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Book not named[edit]

This article is missing information about: Name of book referred to and its author (possibly Robert Chambers). GeorgeLouis (talk) 06:42, 12 May 2009 (UTC)

Bad article as is: list more useful[edit]

This extremely weak article is at present wrongly conceived: it would be useful as a simple list of parson-naturalists. So I propose redirection to List:Parson-naturalists and content to be replaced accordingly (biographical details belong in biographies of individual persons). Could usefully be paralled by Category:Parson-naturalists. Macdonald-ross (talk) 08:06, 12 May 2009 (UTC)

Oh, and the scope of 'parson' is ambiguous. I don't think a clear line exists bet. parson and vicar: both in literature and modern life I've seen/heard them used interchangeably. Seems right that parson is used for protestant denominations. Macdonald-ross (talk) 08:06, 12 May 2009 (UTC)
As a very weak generalization, "parson" is always rural while a "vicar" could be rural or urban. Thus, by extension, the naturalist in holy orders is a "Parson-naturalist". --Old Moonraker (talk) 08:34, 12 May 2009 (UTC)

Francis Linley Blathwayt[edit]

Not sure about this curious example - notability seems a bit doubtful, and as the only 19th century example along with Darwin (who wasn't), absolutely hopeless. If he gets his own article we can put him back. And yes, the comments about the article above were still accurate 4 years later, but I've now made a start at a decent list. Chiswick Chap (talk) 17:30, 28 April 2013 (UTC)

"For example, Francis Linley Blathwayt kept an ornithological diary from 1897 to 1953, and wrote wildlife articles based on his diary for The Times and local newspapers.[1]"
  1. ^ Kerry, Trevor (2006). "Newly discovered writings of a parson-naturalist: the journalism of the Revd Francis Linley Blathwayt". University of Lincoln, from The Naturalist 131 (1056) pp. 51-60. Retrieved March 31, 2013. 


I've only just come across this article (and the list one). I don't have any doubt that the contribution of clergymen to natural history (at least in England) in the 18th and 19th centuries was extremely important, so I think this is a useful article. I wonder, however, about two points:

  • As noted above, "parson" seems too exclusive a term. The illustrated Methodist William Dallinger could not be called a "parson". In the English Midlands, particularly Birmingham, there were also some useful contributions to natural history by Unitarian clergy.
  • The definition given is "who saw the study of natural science as an extension of his religious work". This seems rather strong to me. Some of the celebrated "clergyman-naturalists" certainly did make extensive statements about the relationship between the study of nature and the study and practice of religion (e.g. Leonard Jenyns here). Is it enough to have written as John Lightfoot did in the preface to Flora Scotica that if his work had the effect of "diverting any from foolish and unmanly pursuits to the rational study of God's works, and the contemplation of his sublime attributes, manifested therein, which is the natural tendency of such a study, my time and labour have not been employed in vain"? Surely this is little different from the conventional pieties which would be expected at the time. I've not found anything yet which suggests that Lightfoot explicitly saw the study of natural science as an extension of his religious duties. It's not surprising that "clergyman-naturalists" felt obliged to justify the time they spent on studying natural history rather than performing their duties, but it doesn't show that they saw them as an extension. I doubt that it's possible to verify the definition here for most of those in Category:Parson-naturalists.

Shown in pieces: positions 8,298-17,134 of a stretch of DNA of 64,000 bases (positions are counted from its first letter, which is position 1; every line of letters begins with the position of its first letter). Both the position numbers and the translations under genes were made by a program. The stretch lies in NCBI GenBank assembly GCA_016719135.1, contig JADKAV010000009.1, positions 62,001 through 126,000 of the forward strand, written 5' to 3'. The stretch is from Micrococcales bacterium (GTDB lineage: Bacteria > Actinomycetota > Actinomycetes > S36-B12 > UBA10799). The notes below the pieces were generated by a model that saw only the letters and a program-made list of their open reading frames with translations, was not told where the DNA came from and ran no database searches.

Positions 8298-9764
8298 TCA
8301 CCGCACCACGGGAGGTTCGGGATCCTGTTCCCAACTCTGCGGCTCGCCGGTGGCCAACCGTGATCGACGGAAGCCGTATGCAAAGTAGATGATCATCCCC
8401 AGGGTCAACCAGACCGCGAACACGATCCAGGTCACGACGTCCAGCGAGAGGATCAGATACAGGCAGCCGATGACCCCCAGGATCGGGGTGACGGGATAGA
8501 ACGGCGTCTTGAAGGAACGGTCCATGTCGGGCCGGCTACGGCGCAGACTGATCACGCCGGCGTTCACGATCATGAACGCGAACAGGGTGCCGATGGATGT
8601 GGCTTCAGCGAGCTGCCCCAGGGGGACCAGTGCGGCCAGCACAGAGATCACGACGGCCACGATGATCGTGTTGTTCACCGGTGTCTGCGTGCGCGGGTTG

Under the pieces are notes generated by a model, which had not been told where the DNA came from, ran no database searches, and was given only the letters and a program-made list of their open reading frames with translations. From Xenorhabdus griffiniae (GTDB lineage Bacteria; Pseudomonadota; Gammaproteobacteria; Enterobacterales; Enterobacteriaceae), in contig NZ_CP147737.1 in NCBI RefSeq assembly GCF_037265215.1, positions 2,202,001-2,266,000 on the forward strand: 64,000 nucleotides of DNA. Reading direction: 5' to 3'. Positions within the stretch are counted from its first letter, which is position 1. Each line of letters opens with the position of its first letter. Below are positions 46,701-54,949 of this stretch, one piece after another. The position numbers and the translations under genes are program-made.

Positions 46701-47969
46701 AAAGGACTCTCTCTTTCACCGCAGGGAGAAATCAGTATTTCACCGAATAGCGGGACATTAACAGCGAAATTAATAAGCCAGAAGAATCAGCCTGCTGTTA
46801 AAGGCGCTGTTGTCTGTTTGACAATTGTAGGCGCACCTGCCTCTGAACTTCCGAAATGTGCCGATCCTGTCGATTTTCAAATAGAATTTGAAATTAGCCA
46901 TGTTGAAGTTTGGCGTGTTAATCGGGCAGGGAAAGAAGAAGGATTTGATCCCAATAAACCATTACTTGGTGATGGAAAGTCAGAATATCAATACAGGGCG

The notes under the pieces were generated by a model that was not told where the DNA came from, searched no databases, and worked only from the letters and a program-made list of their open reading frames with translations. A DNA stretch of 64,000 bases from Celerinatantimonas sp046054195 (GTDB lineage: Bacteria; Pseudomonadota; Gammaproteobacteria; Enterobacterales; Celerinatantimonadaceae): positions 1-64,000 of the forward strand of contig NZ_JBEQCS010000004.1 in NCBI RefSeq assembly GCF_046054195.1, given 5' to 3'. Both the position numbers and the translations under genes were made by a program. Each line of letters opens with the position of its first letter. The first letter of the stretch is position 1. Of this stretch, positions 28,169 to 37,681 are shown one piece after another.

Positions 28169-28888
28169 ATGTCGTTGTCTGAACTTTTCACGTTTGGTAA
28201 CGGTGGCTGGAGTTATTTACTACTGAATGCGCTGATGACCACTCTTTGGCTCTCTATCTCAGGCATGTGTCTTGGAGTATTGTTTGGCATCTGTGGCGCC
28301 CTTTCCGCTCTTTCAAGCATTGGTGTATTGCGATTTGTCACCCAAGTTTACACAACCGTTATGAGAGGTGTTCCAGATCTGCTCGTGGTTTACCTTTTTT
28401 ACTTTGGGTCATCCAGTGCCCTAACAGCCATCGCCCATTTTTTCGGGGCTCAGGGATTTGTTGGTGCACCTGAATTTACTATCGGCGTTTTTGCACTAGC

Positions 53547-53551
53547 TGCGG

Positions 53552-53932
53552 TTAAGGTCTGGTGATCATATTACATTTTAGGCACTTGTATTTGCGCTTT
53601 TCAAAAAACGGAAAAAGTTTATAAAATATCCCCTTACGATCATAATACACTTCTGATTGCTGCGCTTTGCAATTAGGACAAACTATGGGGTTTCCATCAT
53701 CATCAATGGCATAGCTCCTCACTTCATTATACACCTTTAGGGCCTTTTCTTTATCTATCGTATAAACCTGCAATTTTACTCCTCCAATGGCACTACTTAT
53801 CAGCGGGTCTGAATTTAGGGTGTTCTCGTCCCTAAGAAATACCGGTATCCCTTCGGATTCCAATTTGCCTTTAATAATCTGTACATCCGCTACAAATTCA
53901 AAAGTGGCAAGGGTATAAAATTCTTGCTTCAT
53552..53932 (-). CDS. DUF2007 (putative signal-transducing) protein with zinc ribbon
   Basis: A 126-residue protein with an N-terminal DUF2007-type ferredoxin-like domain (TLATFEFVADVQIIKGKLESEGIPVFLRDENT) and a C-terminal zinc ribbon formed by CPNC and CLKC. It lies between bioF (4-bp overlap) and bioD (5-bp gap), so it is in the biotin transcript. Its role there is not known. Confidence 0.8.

Peter coxhead (talk) 17:24, 3 January 2015 (UTC)

Much useful thought here, but the term 'parson-naturalist' is the familiar one, as in the title of Patrick Armstrong's book, and he does there include people like William Turner, who reached the rank of dean, so the term has a history of being somewhat inclusive of other ranks of clergy: I suggest we stay with it. It's obviously not hard to find conventional pieties in the writings of clergymen; that doesn't contradict their practical interest in natural history when it existed, however they may have rationalised it for public consumption. Finally, if you can think of a better phrase than 'extension' - ('essential element of' ?) then go with it. Chiswick Chap (talk) 17:52, 3 January 2015 (UTC)
Um. Even "essential element of" requires that this is verified by reliable sources before someone can be called a "parson-naturalist" if this is part of the definition of the term, and my contention is that (a) this is difficult to do in some cases (b) it hasn't been done for all the people in Category:Parson-naturalists. Whereas if instead the article said something like "who often saw the study of natural science as an extension of his religious work", and it's accepted that "parson" can be any kind of clergyman, then the necessary verification is much easier. Peter coxhead (talk) 17:28, 12 January 2015 (UTC)
OK, if you think that'd work better. Chiswick Chap (talk) 18:51, 12 January 2015 (UTC)